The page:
John Deere Biography (1804-1886)

inventor and manufacturer

Wooden plows were no match for the sticky, thick clay soils encountered by settlers of the Central Plains states of Wisconsin, Illinois, and Indiana. Eventhe ironplows invented by Charles Newbold of New Jersey in 1703 and by Jethro Wood of Massachusetts in 1819 caused the soil to bunch up in large sectionsrather than scour into neat furrows.

Deere developed a steel plow that could cut through the plains mud with the speed and efficiency demanded by the farmers. Deere's implements played a major role in the transformation of the continent's wild prairies into fertile farmland.

Deere was born in Rutland, Vermont. At the age of seventeen, he began a four-year blacksmith apprenticeship in Middlebury, Vermont. After mastering his trade, he spent twelve years working as a blacksmith in various towns throughout Vermont.

In 1837 Deere moved to the small northern Illinois town of Grand Detour wherehe became aware of the iron plow's inability to penetrate the clay soil. Fashioning a plow from a discarded steel circular saw blade, he was able to successfully plow a dozen rows nonstop. The blade was curved to one side, eliminating the need to push the dirt aside by hand. Establishing a partnership withLeonard Andrus, Deere built three steelplows in 1838. By 1842 over 100 plowswere being made.

In 1846 the Pittsburgh firm of Jones and Quigg shipped a large quantity of steel to Deere and Andrus. That year they produced a total of 1,000 plows. Deere also contracted with the English firm of Naylor and Company for the fineststeel. Although the shipment of steel arrived pitted from exposure to the salty sea air, Deere was able to manufacture fifty plows from it in 1847.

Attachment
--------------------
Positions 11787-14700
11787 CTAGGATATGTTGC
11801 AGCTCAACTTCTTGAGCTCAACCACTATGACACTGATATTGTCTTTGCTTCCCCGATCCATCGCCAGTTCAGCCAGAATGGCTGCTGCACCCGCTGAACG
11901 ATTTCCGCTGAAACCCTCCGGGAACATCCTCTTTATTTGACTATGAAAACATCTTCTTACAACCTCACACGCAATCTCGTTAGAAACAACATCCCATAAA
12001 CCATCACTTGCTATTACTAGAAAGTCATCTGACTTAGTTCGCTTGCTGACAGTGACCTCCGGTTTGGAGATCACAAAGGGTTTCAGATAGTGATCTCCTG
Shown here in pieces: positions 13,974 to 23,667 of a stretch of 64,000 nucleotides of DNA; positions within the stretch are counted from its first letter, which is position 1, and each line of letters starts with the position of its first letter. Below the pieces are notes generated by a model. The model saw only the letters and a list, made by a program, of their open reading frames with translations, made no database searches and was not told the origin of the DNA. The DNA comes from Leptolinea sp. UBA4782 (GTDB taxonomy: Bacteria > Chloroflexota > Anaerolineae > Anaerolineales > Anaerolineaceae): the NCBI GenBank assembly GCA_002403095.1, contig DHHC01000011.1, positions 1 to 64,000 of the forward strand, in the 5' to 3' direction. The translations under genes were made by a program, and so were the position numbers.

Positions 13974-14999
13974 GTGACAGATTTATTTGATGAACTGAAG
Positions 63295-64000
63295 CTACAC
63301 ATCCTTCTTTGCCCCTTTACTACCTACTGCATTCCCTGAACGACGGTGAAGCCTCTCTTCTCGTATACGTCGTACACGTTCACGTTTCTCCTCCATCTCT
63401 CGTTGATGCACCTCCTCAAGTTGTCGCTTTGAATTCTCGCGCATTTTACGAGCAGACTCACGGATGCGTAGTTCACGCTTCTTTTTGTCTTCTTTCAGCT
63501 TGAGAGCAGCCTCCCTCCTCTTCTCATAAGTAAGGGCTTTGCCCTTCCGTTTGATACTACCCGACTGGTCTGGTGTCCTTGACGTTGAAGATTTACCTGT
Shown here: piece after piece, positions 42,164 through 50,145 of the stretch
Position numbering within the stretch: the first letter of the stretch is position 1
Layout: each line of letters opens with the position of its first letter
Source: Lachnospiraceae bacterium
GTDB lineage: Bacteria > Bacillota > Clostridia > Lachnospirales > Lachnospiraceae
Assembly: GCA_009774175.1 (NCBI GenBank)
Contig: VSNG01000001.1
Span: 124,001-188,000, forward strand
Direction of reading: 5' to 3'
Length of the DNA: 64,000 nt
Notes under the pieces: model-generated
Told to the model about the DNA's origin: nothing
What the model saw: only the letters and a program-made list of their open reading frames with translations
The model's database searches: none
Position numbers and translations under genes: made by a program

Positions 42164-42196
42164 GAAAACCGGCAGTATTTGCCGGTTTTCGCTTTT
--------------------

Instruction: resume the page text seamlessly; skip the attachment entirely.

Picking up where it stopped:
It was about this time that Deere decided that Grand Detour was not ideally situated for a growing business. He sold his interest in the partnership to Andrus and moved to Moline, Illinois, which had the advantage of access to major rail and river routes. It was here that he organized his own company.

By 1857 Deere's company had produced over 10,000 plows, most of which were being carried by nearly every covered wagon that headed across the western prairie. Deere's plow became known as the "singing plow" because of the distinctive humming sound it made while sliding through the dirt. In 1858 Deere made his son, Charles Deere, his partner, and in 1868 the company became Deere andCompany.

Deere and Company steadily expanded its output and diversified into production of cultivators, hay balers and other agricultural equipment. The company isespecially well known for its line of tractors. Also recognized for its generosity, the company helped numerous farmers during the Great Depression of the 1930s by extending credit and forgiving debts.

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